Fabian Demicoli

The New Industrial Emissions Directive

 Industrial activities are an important part of our economy. However, they also contribute to environmental pollution and to the production of waste and use of energy. Despite a reduction of emissions over the past decades, industrial activities remain a major source of pollutants.


In November 2005 the European Commission launched a review of European legislation on industrial emissions, in particular the Integrated Pollution Prevention and Control (IPPC) Directive1, which imposes the requirement that industrial and agricultural activities with a high pollution potential, such as energy industries, chemical industries, and waste management operators, should have a permit in order to operate.

The review led to the Commission proposing, on 21 December 2007, a Directive on Industrial Emissions2 which recasts3 seven existing Directives, including the IPPC Directive, related to industrial emissions into a single clear and coherent legislative instrument. This proposal was discussed during a consultation session organised by the Malta-EU Steering and Action Committee (MEUSAC) together with the Malta Environment and Planning Authority (MEPA) on 5 May 2009 for which relevant stakeholders were invited.

After extensive discussions between the Council, the Commission and the European Parliament, political agreement on the draft proposal was reached in June 2009. During the negotiations Malta and other Member States jointly argued that vulnerable industries could be regulated just as effectively by local environmental permitting systems to ensure similar environmental benefits.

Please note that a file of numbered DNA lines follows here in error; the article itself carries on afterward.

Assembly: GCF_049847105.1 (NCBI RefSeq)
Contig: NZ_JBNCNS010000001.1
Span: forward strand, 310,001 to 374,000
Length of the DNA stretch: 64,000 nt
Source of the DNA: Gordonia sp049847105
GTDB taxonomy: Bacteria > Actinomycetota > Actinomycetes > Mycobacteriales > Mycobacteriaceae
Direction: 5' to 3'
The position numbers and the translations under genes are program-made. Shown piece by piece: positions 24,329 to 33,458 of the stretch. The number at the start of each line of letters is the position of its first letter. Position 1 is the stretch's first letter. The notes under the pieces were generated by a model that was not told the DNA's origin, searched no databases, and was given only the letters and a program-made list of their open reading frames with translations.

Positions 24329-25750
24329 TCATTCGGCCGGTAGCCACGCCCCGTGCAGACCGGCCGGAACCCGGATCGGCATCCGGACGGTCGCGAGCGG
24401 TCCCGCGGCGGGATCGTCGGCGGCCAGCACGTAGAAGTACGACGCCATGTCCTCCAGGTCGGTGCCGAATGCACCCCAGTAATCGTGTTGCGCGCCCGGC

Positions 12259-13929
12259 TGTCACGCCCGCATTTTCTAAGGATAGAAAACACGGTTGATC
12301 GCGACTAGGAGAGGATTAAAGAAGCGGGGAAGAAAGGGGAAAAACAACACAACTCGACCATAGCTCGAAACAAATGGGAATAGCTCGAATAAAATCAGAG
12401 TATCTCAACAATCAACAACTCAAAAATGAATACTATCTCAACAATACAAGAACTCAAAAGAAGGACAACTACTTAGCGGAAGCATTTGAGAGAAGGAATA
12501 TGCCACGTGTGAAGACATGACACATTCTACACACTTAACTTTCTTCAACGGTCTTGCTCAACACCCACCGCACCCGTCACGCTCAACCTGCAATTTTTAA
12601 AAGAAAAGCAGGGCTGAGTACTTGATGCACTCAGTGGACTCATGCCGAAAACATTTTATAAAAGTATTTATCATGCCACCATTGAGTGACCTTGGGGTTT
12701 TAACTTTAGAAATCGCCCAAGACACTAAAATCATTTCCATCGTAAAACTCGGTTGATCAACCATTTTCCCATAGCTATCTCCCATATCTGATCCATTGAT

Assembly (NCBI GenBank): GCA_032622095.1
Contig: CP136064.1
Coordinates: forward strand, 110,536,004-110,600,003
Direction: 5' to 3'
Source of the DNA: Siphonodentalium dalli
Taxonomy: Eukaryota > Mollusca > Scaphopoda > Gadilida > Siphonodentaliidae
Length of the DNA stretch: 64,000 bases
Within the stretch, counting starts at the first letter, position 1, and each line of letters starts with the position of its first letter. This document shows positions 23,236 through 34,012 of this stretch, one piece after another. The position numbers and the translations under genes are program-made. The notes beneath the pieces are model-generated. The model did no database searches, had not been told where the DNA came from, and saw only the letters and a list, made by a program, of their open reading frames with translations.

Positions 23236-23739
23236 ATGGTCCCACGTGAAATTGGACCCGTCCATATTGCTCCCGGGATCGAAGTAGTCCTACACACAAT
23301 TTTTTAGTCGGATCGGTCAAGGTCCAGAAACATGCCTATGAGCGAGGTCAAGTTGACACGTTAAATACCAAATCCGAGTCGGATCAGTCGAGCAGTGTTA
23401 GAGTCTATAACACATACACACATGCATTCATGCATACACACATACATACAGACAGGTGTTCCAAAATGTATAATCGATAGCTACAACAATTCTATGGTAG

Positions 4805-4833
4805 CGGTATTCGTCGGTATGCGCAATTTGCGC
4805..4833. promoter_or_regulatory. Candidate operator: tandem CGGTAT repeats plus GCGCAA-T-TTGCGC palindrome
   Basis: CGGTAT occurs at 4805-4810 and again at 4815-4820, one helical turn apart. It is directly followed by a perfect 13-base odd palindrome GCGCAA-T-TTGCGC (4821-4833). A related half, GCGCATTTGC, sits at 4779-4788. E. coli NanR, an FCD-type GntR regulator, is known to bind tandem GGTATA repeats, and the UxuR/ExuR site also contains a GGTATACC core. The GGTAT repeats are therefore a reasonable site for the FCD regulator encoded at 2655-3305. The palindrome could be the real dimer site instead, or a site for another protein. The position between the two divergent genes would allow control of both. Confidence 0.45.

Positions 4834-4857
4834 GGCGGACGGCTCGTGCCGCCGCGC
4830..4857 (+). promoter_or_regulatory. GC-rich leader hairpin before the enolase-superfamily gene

Following further discussions between the Council and the Parliament, a final draft of the proposal was agreed which was subsequently ratified in November 2010. This led to the coming into force of the Industrial Emissions Directive (2010/75/EU)4 on 6 January 2011.

This Directive needs to be transposed into Maltese law by January 2013. The new Directive addresses the needs of both the industry as well as the environment. It sets stricter limits on pollutants emitted by power stations, such as nitrogen oxides, sulphur dioxide and dust, which are responsible for acid rain and smog, and cause respiratory diseases like asthma. In Malta, power plants must comply with these stricter limits by 2020.

During the negotiations Malta argued that the date when new and stricter emissions for power plants would become applicable was a crucial factor, in order to ensure that the public would not suffer from electricity cuts while the necessary technological improvements to power plants were being carried out.

Another consequence of this new Directive is the fact that IPPC permits will be obligatory for certain local installations, especially in the waste management sector such as the recovery of non-hazardous waste and the treatment of waste water from IPPC sites.

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